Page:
I would encourage you to ponder what behaviour you are willing to accept, and what behaviour you are not. Can you accept that perhaps one errand and loading the dishwasher is all he can accomplish in one day? He may truthfully not be capable of much more at present. However, I would NOT accept being called a c--t or other names, under ANY circumstances. That is most nasty and should not be tolerated. When he does it, tell him it is hurtful and walk away. Refuse to argue with him. It is difficult yes, but stand firm.

    Examine yourself as well. Are you doing something to provoke him, such as constant nagging or laying guilt trips on his lack of activity? That is an easy habit to get into, and considering that someone with uncontrolled PTSD is in a constant state of stress, such nagging may very well be sending him over the edge.

    Please do continue to post here, ask questions, and learn as much as you can about PTSD. The information sections of this forum are very helpful and a good place to begin. Above all do take care of yourself, your happiness counts and whilst you can support your man, he is the one who must heal himself, you cannot force him into that. I hope this new group he has begun will be helpful. Take good care.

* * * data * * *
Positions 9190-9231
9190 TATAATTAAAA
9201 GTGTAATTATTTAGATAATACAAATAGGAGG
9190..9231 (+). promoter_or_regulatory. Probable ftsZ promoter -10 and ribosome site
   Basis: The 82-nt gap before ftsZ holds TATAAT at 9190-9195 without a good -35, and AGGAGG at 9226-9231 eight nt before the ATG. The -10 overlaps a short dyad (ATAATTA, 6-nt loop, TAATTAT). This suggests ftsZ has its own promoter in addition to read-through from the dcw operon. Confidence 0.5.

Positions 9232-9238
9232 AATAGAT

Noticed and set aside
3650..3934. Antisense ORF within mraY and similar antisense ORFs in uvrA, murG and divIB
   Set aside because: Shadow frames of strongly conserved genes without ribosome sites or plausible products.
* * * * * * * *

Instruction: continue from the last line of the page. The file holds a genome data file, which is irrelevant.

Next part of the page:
4. allgirlusa

    allgirlusa New Member

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    I am at work this morning. I woke up early after not sleeping much. My eyes a super puffy from crying. My husband slept on the couch- maybe because he's still raging at me or maybe because he's raging at himself.

    I read through the post "Understanding PTSD' last night. If I don't have PTSD then I must be one of the non-PTSD people who's cup is always brimming. I can't handle anymore than I'm doing right now and I don't get much help dealing with our day-to-day life.

    And I must say, maybe it's just because my cup of stress is overflowing this morning, but it's very discouraging to see that my post generated no interest. Maybe I just don't know the secret handshake around here.
     
  5. Kathy

    Kathy I'm a VIP